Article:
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Earlier this year, it looked as if federal-provincial negotiations on expanding the Canada Pension Plan, which had been stalled for the better part of a decade, were once again headed for failure. And then, suddenly, a deal. In late June, eight provinces and federal Finance Minister Bill Morneau reached an agreement in principle on CPP expansion; last Thursday, Manitoba signed on, raising the count to feds-plus-nine. Any reform of the national pension plan requires the approval of two-thirds of the provinces; with that hurdle cleared, a final agreement is expected by July 15.

The federal-provincial agreement is not perfect. But it represents progress – both in what it does, and what it prevents.

The CPP in its current form is an actuarially sound retirement insurance scheme, guaranteeing people a lifetime pension based on how long they worked and how much they paid in. It's one major flaw is its modesty: The average pension is just $643.11 a month. The maximum is just over $13,000 a year.

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Right now, CPP is designed to replace one-quarter of the earnings of the average worker, with employees and employers paying premiums into the plan on income below $54,900. As a result of the federal-provincial deal, CPP will eventually replace one-third of average earnings. The maximum income covered will also rise, by 14 per cent, to just shy of $63,000 in today's dollars.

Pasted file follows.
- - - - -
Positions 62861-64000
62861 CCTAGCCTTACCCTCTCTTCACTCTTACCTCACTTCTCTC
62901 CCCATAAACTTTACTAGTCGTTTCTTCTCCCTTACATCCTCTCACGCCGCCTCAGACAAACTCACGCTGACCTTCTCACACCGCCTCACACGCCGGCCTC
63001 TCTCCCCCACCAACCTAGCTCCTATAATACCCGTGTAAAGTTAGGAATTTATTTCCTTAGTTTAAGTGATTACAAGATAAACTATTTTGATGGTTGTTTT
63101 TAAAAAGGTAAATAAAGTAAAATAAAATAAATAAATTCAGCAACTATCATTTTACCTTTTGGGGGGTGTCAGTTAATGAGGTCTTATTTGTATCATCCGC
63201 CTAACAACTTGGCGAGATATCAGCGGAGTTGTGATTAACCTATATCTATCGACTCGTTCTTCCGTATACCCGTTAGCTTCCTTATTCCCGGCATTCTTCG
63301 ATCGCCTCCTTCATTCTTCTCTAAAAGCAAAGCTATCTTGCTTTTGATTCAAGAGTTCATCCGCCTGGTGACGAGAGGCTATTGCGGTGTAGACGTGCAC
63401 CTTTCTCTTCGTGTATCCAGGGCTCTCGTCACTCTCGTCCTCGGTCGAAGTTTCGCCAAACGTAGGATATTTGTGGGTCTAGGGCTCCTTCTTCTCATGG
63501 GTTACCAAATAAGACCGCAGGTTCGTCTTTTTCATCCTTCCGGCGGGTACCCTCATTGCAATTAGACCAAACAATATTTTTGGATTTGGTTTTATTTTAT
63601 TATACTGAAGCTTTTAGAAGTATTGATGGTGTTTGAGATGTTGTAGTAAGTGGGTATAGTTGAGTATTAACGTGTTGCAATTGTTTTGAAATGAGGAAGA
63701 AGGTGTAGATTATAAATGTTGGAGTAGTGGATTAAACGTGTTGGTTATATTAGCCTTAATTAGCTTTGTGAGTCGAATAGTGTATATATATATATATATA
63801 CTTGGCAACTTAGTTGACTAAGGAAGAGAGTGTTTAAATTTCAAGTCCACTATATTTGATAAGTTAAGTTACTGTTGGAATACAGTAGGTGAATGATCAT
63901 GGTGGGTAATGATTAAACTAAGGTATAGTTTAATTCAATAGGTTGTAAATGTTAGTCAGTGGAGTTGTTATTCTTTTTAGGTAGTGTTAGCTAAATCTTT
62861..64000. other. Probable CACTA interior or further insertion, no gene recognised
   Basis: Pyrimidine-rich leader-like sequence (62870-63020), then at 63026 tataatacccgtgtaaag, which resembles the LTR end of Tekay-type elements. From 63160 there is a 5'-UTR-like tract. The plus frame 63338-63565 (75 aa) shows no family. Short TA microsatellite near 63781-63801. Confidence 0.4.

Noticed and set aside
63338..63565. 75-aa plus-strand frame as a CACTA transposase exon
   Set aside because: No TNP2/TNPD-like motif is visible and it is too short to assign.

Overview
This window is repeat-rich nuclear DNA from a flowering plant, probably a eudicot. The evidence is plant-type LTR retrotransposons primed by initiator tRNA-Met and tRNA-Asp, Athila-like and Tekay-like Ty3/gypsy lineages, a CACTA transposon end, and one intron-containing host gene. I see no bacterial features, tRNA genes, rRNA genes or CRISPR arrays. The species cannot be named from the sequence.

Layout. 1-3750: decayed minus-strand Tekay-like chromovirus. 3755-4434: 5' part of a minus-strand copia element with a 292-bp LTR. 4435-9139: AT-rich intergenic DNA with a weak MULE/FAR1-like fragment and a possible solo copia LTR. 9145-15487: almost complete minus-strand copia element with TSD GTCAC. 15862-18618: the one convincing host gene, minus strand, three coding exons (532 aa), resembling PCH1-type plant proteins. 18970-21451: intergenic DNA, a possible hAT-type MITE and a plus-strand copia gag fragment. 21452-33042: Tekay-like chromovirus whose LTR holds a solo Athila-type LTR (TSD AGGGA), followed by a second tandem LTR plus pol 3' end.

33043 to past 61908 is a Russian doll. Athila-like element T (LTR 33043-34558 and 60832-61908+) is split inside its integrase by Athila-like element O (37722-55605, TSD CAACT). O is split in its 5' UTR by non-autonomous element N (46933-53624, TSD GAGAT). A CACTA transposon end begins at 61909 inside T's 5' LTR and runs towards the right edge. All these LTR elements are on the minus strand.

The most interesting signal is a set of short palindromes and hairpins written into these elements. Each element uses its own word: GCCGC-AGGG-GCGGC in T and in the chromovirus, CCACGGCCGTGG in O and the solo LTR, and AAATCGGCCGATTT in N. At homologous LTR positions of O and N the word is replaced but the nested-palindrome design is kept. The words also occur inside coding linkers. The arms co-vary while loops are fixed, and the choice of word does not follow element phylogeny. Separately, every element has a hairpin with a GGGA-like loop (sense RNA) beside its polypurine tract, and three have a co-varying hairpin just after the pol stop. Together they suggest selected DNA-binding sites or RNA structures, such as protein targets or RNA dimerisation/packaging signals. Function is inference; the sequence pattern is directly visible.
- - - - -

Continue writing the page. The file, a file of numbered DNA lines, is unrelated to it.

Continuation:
So yes, the modest CPP is being expanded – modestly. And the ramping up of benefits will take place over decades, so if you're in your 50s today, this reform will have almost no impact on your retirement income.

A better deal would have involved a CPP expansion that was more ambitious, but also more targeted at middle-income earners. The maximum income covered by CPP should have been raised higher, to $80,000 or more. And lower-income Canadians, those earning below $25,000 or so, shouldn't be paying more into CPP, because they are already well-covered by income support programs such as the Guaranteed Income Supplement.

The bottom line is that this plan for CPP expansion isn't perfect. But it's a real improvement on the status quo. And it avoids the balkanization threatened by Ontario's promise to introduce its own go-it-alone pension plan.

So break out the champagne. Not a magnum, but at least a (modest) piccolo.

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